Network News

X My Profile
View More Activity
On Twitter: dcsportsbog and PostSports  |  Facebook  |  E-mail alerts: Redskins and Sports  |  RSS

Who's Managing the Clocks?


Jonathan Newton - TWP

Trok Aikman: " I think Washington should use a timeout here and not let it go all the way down to the two-minute warning....This doesn't make any sense to me. They're burning a lot of time off this clock....To me, this makes no sense, running it down to two minutes."

And that's coming from a dude that's taken like 462 shots to the head.

The clock-botching really peeves me, because anything that's simple enough for me to understand while eating apples and cheese and watching the game with the sound turned off should be simple enough for a coaching staff with 93 members to figure out. Since the person I was watching the game with argued that this wasn't as simple as I was making it out to be, let's go to the play-by-play.

Actual events
2:44: First down, running play, no timeout
2:00: Two-minute warning, second down
1:51: Redskins final timeout, third down, running play
1:22: Punt

Logical events
2:44: First down, running play, Redskins final timeout
2:33 or 2:23 or 2:13: Second down, running play
2:00: Two-minute warning, Redskins final timeout, third down, running play
1:31 (est): Punt

That, of course, assumes that Green Bay ridiculously punts the ball with time left on the play clock again, but there's no way you can excuse forfeiting those nine seconds late in a game like that. I can't even think of a single situation in which this would have made sense. Help? (See also: FanHouse.)

Also, did you see when the camera showed Gregg Williams loudly speaking with Gibbs just before halftime? "If we get a first down, let it run down" he appeared to say. The offense has the ball, and the defensive coordinator is instructing the head coach on clock management? Help?

By Dan Steinberg  |  October 15, 2007; 10:16 AM ET
Categories:  Redskins  
Save & Share:  Send E-mail   Facebook   Twitter   Digg   Yahoo Buzz   Del.icio.us   StumbleUpon   Technorati   Google Buzz   Previous: Jerry Rice Dancing Soulja Boy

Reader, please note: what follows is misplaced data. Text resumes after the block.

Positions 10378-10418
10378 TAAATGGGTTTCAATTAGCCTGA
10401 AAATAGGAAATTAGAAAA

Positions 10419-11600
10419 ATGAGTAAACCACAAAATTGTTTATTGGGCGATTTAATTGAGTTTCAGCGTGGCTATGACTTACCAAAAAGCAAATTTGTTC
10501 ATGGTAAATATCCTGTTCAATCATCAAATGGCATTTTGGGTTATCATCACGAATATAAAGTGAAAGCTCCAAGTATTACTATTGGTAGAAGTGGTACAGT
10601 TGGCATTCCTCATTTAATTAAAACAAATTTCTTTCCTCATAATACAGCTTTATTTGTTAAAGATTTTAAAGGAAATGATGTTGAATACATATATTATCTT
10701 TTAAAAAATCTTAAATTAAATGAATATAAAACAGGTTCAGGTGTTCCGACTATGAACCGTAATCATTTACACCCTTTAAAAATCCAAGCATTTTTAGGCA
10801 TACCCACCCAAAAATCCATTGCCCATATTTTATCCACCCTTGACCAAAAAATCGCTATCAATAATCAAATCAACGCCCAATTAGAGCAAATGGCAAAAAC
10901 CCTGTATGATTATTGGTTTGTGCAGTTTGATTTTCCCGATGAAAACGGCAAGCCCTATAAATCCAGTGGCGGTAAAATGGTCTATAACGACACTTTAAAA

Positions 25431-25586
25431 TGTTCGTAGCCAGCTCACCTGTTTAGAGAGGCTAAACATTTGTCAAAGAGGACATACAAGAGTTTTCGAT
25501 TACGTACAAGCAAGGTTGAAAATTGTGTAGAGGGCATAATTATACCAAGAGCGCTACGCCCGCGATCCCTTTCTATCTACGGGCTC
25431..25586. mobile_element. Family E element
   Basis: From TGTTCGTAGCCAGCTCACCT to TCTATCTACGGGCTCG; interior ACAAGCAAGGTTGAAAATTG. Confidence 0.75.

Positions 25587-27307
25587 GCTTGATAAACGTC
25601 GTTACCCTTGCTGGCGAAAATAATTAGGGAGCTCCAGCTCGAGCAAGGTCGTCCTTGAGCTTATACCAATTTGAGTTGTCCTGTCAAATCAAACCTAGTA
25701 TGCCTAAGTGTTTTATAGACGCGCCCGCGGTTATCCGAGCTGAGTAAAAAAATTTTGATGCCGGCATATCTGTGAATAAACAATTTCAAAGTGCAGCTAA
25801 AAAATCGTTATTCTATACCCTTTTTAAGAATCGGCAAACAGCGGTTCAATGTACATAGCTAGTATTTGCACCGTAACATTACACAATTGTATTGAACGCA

Next: Terps Dance Too!

Comments

The skins clearly need some help with clock management. Far worse was the end of the giants game, when they rushed a fourth down play even though they could take the full 40 seconds left in the game. Why run it with 25 seconds left? They get off a normal play in 40 second with the playclock. Make that the last play of the game.

Posted by: ah | October 15, 2007 10:42 AM | Report abuse

I would've thought Campbell was pretty astute to manage this kind of stuff, but apparently the coaches feel better their style.

Posted by: ScottVanPeltStyle.com | October 15, 2007 11:03 AM | Report abuse

What kind of cheese and what kind of apples? Sounds like a great way to watch the game.

Posted by: alexandriamom | October 15, 2007 11:39 AM | Report abuse

We thought the t-word was making its Washington Post debut. :(

Posted by: Bobtimist | October 15, 2007 11:54 AM | Report abuse

Ok, I posted this on Skins insider, but I'm curious to know if the coaches addressed this issue in relation to time-outs:

Why Gibbs did not challenge the spot of that 3rd down play to Cooley late in the game. The first down line was around the 30, Cooley seemed to catch the ball right on the line, but got pushed back. Forward progress should have spotted it at the 30, but then Cooley planted his feet and dove forward again right to the marker. The official marked him down where he planted his feet. Replays clearly showed he was in bounds. I thought we should have challenged, at best we would have gotten a first down, at worst instead of 4th and 2 it would have been 4th and inches. Challenging would have cost us a time out, had we lost the challenge, but we still took a time-out before the 4th down, so it made no sense not to challenge it. We get that spot, and we are in field goal position or close to it.

Posted by: Ted | October 15, 2007 1:22 PM | Report abuse

The comments to this entry are closed.

 
 
RSS Feed
Subscribe to The Post

© 2010 The Washington Post Company